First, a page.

“Education is an important part of the outreach project. The AOFAS volunteers presented with Vietnamese surgeons at the annual conference on Surgery of the Lower Extremity held on June 3 in Hanoi. Co-sponsored by the AOFAS, MOI, the Vietnam Ministry of Health, and Viet Duc University Hospital, the conference utilized simultaneous translation and was attended by 170 Vietnamese orthopaedic surgeons.”

Michael B. Strauss, M.D., FACS, of Long Beach, California, took part in the trip to Vietnam. Dr. Strauss commented to OTW, “I have done previous humanitarian work, including care of earthquake victims for both the 1999 and 2009 Haiti earthquakes, and as an AOFAS member have wanted to participate in the Overseas Outreach Project to Vietnam since its inception. This year the timing and circumstances fit into my schedule.”

I used innovative techniques to manage severely neglected, terribly deformed club feet; specifically, a one-step procedure that involved the temporary use of spanning external fixators. This technique, to the best of my knowledge—and my initial literature review—had not been used before. In order to get outcome information, I have communicated with my Vietnamese counterparts on an almost weekly basis since I left. Based on the 11-week post-op communication (and accompanying photos the surgeons sent), the patients have done remarkably well with plantigrade feet and feet aligned with the legs.”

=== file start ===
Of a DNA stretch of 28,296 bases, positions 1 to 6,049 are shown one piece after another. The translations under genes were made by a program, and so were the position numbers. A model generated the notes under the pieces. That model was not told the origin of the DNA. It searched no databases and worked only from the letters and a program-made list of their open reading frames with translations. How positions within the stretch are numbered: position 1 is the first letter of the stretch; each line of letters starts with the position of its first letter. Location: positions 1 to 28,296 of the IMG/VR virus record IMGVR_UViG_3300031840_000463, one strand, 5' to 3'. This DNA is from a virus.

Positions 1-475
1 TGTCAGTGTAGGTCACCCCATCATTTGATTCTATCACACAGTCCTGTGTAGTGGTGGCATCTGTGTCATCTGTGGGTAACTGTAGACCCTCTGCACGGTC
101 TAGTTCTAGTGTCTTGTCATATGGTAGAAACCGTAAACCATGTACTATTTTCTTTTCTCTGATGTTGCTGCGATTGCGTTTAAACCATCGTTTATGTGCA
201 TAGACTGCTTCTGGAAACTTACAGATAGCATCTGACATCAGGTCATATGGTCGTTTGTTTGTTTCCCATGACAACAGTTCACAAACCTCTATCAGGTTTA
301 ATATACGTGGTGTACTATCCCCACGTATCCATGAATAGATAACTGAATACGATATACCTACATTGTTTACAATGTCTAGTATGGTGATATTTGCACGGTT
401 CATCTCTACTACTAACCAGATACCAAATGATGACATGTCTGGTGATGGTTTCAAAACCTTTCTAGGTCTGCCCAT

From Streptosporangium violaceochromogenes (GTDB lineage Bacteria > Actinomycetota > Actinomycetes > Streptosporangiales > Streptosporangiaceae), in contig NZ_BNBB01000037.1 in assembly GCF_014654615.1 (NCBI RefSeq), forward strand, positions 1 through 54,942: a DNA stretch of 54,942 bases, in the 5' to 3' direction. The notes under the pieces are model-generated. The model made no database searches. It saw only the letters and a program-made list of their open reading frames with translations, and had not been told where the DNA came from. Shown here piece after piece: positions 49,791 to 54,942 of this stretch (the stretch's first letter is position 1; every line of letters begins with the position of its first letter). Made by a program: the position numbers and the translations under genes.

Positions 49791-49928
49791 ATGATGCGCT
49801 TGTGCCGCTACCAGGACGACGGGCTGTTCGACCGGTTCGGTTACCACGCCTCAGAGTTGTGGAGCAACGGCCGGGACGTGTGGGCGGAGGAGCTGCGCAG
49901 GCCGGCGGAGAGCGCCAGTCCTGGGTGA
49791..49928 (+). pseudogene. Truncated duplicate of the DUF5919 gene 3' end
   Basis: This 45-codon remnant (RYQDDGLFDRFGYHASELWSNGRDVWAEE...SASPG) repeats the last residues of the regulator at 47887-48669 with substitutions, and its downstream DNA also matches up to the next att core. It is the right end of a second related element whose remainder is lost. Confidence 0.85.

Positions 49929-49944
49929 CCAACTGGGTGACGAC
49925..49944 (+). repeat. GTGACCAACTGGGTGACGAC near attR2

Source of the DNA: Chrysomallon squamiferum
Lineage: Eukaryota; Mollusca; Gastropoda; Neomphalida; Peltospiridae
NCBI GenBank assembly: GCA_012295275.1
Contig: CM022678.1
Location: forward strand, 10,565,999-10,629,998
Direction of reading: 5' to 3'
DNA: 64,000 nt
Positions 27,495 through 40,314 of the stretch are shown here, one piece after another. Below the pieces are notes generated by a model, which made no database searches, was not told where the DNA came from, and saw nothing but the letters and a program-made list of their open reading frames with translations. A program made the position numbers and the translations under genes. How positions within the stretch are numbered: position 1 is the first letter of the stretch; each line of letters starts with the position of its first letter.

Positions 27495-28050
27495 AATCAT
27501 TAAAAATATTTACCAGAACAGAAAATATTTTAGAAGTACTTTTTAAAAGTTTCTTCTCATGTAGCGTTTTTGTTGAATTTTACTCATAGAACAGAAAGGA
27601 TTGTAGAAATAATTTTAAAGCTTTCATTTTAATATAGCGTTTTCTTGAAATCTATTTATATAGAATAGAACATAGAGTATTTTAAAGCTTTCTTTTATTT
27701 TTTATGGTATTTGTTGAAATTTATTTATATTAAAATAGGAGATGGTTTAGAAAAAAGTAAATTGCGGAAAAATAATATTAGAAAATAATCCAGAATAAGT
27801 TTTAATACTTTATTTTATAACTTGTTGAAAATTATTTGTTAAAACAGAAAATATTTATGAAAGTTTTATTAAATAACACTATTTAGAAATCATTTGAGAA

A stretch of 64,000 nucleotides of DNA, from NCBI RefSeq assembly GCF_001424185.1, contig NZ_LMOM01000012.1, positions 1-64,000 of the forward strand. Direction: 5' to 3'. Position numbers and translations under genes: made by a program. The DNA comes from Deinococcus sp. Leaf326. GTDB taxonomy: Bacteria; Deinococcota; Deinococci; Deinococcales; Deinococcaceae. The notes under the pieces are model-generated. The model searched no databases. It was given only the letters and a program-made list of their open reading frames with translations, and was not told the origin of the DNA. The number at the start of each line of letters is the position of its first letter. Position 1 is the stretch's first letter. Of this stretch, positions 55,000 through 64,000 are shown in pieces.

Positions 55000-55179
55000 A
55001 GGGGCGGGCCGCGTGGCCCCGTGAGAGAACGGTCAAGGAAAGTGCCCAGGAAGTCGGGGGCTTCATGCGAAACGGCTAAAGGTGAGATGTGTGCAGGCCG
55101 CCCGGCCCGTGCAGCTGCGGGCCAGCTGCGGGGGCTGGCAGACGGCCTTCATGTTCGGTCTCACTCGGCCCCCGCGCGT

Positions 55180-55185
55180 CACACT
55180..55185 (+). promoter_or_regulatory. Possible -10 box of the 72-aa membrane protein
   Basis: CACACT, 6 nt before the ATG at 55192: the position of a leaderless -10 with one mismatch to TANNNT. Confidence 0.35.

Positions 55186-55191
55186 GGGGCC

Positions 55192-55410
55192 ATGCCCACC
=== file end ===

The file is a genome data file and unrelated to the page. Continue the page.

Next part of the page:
“It was uplifting to observe the immediate improvements as a result of the innovative techniques I used with minimally invasive surgeries (primarily releases and wedge osteotomies) plus temporary external fixation to correct the severest possible neglected club feet. It also was uplifting to see the apparent ‘complete faith’ and trust that the parents and their children patients had in us as visiting orthopedic surgeons—and to see that we could really do something to help them with their severe orthopaedic problems.”